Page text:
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Member Posts: 61
open to corrections from those more in the know...

40 ft of FIN, assuming 800btu/ft @ 190F E.W.T. + 24 Hour operation. (highly unlikley, shouldn't degree days come into formula?)

800 btu/hr x 24 hours = 768,000 btu/day
100,000 btu = 1 therm
7.68 Therms per day @ \$0.67 per therm = \$5.14 per Day or \$156.34 Monthly (extrapulated over 12 months)

How close was I ??, come on wallys.

EIN

• Member Posts: 3,262

My customer is in an apartment over a restaurant sharing a gas bill. The lanlord wants him to pay for gas in the winter without adding a meter.

The apartment has 40' of fin-tube installed. The boiler runs at about 190f. The utility charges \$0.67 per therm. Assume the boiler never shuts off.

Can someone help me with a formula?

P.S. It was much warmer in the Carribean last week.

JohnNY

Contact John "JohnNY" Cataneo, NYC Master Plumber, Lic 1784
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Heating in NYC or NJ.
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• Member Posts: 610
what's the firing rate

of the boiler in hundred cubic feet/hour?

1 Therm, by definition = 100,000 BTU Assume the boiler runs 24 hrs a day (your assumption) divide the input rate in BTU/hr by 100,000 BTU/therm, giving you the firing rate in Therms/hr. Multiply this by the number of hours it runs to get the cost of the gas used.

for a 60,000 BTU/hr input boiler run continuously for a 30 day billing period: (60,000 BTU/hr)/(100,000 BTU/Therm) = 0.6 Therms/hr. (30 days)*(24 hrs/day)= 720 hours, so (720 hours)*(0.6 Therms/hr)=432 Therms. Since a Therm costs \$0.67 the cost is (432 Therms)*(\$0.67/Therm)=\$289.44 for the 30 day billing period.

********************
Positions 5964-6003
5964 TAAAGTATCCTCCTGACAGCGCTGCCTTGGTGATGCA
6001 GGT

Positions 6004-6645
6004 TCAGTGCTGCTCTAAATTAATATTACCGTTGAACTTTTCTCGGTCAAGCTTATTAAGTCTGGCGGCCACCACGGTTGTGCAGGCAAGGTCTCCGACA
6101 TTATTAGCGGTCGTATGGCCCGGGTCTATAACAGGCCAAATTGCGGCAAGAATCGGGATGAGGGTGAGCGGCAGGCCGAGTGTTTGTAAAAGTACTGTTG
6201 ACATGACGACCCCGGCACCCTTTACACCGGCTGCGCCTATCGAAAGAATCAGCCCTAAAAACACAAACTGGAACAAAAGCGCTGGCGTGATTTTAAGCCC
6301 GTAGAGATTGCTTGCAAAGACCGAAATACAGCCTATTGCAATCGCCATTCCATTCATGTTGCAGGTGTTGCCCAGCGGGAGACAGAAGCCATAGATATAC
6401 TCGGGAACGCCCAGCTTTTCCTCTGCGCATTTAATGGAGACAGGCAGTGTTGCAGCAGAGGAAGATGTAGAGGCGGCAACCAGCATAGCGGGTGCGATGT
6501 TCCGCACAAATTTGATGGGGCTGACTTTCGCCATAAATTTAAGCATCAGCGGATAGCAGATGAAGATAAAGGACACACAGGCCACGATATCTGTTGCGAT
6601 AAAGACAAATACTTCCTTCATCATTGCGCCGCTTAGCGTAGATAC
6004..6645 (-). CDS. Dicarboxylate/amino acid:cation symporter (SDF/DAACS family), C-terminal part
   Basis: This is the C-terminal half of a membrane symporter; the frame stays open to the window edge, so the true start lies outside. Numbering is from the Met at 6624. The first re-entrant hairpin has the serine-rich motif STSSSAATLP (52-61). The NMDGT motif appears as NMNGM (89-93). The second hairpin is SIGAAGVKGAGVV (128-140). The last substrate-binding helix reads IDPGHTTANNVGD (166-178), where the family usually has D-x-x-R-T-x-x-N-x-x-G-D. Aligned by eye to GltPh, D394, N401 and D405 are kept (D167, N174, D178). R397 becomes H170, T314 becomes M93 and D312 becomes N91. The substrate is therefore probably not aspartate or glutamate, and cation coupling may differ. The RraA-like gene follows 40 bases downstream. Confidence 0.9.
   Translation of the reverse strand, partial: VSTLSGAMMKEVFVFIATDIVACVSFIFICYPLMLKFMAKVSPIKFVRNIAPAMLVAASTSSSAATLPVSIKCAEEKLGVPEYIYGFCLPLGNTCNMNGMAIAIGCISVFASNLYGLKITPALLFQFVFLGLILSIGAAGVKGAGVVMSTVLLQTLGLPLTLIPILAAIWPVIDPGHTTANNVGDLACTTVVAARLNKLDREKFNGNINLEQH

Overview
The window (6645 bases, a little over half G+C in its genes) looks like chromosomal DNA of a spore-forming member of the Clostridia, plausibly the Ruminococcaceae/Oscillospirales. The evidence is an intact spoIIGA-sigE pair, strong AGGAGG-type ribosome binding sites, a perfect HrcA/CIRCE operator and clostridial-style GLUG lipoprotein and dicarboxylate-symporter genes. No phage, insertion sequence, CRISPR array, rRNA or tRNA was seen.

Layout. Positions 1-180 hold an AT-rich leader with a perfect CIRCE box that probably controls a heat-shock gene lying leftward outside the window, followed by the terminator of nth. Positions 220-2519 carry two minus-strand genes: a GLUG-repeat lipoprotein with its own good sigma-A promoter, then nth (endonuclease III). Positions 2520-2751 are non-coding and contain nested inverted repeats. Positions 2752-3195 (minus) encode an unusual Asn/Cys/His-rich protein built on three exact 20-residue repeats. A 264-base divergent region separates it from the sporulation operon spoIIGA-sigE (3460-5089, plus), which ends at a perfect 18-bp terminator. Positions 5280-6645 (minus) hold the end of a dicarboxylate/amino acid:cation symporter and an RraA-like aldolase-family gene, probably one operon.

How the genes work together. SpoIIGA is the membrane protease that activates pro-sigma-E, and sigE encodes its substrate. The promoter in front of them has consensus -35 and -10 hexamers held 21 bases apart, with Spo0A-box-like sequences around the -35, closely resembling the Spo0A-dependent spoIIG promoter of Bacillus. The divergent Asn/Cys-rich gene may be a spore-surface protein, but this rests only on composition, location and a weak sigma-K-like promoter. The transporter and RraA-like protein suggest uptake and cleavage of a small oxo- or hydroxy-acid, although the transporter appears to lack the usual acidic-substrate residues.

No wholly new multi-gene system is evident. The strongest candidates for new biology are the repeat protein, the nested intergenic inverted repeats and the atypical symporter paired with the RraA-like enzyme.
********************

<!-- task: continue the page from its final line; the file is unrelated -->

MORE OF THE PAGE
Two observations:
1. the gas is dirt cheap where he lives (assuming US dollars)
2. Clearly the boiler doesn't run 24 hours/day -- if you had a time meter on it you could meter it that way. Say it averaged 16 hours a day that month. then the time would be (16hrs/24hrs)*(720 hours/billing period)=480 running hours and the bill becomes (480hrs)*(0.6 therms/hr)*(\$0.67/Therm)=\$192.96

• Member Posts: 610
so you figure

32,000 BTU input (and 32,000 output, for 100% efficiency), but say we call it 80% efficiency, then input is 40,000 BTU/hr and bill is \$192.75 for a 30 day billing period.

I'm quessing he planned to divide the result by the actual boiler on percentage, as it wouldn't run continuously in the real world.

Very close to my guess of a 60,000 BTU input boiler running 2/3'rds duty cycle -- but that is just coinidence.
• Member Posts: 2,542
Why...

won't the LL allow a gas meter? Sounds like he plans on making money off the enrgy, which is illegal unless you're registered as a "utility purveyor".

Gas meters are around \$150.00.

ME
• Member Posts: 3,262
It has to be a legal 2-family....

It has to be a legal 2-family, which it is not....
Then we would need another boiler.....
This, believe it or not, is common practice 'round these parts.

Contact John "JohnNY" Cataneo, NYC Master Plumber, Lic 1784
Consulting & Troubleshooting
Heating in NYC or NJ.
Classes
• Member Posts: 299
BTU Meter

What about using a btu meter?

Never used one but I might considder it in this application.